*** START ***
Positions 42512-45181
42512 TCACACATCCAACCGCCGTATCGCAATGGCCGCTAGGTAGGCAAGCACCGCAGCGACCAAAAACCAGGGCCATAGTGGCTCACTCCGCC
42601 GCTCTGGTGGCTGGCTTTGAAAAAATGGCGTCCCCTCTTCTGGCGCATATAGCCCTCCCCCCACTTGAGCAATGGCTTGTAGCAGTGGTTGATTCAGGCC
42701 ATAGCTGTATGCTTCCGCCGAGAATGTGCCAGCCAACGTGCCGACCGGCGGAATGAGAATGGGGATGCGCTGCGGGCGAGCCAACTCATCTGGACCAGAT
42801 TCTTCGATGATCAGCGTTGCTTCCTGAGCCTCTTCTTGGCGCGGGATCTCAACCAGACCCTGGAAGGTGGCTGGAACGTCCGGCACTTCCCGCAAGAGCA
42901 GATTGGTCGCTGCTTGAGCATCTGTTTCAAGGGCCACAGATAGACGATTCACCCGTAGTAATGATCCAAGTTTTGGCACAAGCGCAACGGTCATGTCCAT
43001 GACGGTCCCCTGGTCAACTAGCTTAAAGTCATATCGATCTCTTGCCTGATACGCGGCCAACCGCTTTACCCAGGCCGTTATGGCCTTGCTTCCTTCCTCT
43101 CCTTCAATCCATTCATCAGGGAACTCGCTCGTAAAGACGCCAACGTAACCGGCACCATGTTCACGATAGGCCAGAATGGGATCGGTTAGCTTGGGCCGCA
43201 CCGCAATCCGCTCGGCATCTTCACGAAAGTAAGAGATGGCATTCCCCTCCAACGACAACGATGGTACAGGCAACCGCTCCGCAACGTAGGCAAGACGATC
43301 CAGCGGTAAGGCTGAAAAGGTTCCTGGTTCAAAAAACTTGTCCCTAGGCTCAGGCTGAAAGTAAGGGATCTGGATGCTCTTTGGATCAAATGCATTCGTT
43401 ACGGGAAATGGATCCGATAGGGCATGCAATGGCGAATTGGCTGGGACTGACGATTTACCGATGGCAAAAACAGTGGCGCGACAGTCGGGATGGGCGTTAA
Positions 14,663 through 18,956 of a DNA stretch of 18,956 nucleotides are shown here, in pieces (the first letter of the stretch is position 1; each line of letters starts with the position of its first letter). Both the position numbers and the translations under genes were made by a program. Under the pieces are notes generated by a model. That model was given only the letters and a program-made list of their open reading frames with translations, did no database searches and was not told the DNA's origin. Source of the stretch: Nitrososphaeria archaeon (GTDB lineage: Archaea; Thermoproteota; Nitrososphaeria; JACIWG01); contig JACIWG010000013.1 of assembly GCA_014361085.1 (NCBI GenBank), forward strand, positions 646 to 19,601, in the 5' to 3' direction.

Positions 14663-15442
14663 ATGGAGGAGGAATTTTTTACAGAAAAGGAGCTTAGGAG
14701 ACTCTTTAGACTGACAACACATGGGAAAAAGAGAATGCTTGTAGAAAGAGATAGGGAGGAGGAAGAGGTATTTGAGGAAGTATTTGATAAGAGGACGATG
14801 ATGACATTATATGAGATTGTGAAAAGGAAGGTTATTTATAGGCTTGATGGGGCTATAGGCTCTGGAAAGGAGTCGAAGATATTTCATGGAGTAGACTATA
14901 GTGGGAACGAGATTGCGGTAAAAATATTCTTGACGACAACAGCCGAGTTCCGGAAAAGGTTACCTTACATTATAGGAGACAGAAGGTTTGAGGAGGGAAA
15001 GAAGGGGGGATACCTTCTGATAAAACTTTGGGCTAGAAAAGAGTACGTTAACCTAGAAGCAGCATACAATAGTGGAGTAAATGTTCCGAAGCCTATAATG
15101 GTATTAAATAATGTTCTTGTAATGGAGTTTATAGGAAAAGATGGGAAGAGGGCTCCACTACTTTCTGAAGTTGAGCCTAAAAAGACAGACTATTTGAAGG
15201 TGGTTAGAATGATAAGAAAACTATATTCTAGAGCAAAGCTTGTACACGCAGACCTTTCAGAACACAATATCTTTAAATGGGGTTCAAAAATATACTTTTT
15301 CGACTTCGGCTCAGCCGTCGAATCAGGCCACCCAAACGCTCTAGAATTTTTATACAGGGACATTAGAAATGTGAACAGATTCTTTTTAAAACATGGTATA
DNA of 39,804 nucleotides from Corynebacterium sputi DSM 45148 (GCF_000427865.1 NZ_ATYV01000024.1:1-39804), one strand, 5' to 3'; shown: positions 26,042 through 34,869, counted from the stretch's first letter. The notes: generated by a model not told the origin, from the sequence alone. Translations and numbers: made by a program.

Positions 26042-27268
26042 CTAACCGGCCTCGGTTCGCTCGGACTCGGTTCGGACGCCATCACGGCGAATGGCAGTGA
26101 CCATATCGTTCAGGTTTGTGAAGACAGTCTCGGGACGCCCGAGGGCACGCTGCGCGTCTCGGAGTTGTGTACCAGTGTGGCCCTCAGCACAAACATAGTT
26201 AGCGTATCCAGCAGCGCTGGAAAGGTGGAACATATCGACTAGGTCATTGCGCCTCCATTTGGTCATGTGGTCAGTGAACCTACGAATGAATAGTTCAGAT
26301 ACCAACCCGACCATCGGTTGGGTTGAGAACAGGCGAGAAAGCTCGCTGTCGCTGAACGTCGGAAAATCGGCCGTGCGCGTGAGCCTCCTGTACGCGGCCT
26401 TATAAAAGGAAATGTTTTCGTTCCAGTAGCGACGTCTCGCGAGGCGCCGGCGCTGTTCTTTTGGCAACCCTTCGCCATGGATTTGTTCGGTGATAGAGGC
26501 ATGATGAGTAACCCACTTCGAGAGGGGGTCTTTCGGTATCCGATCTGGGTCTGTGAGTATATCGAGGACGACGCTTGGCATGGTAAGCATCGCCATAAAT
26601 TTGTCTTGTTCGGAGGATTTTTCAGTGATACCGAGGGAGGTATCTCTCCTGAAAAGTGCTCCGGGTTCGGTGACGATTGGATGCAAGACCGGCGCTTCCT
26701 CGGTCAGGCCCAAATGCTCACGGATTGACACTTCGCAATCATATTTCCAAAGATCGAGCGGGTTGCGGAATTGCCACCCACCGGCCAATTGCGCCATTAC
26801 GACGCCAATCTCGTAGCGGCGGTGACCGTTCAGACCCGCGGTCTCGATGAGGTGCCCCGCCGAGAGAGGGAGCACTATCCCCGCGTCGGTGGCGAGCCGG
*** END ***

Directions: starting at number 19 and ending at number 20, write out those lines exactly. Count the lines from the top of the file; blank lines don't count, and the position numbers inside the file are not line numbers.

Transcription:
15101 GTATTAAATAATGTTCTTGTAATGGAGTTTATAGGAAAAGATGGGAAGAGGGCTCCACTACTTTCTGAAGTTGAGCCTAAAAAGACAGACTATTTGAAGG
15201 TGGTTAGAATGATAAGAAAACTATATTCTAGAGCAAAGCTTGTACACGCAGACCTTTCAGAACACAATATCTTTAAATGGGGTTCAAAAATATACTTTTT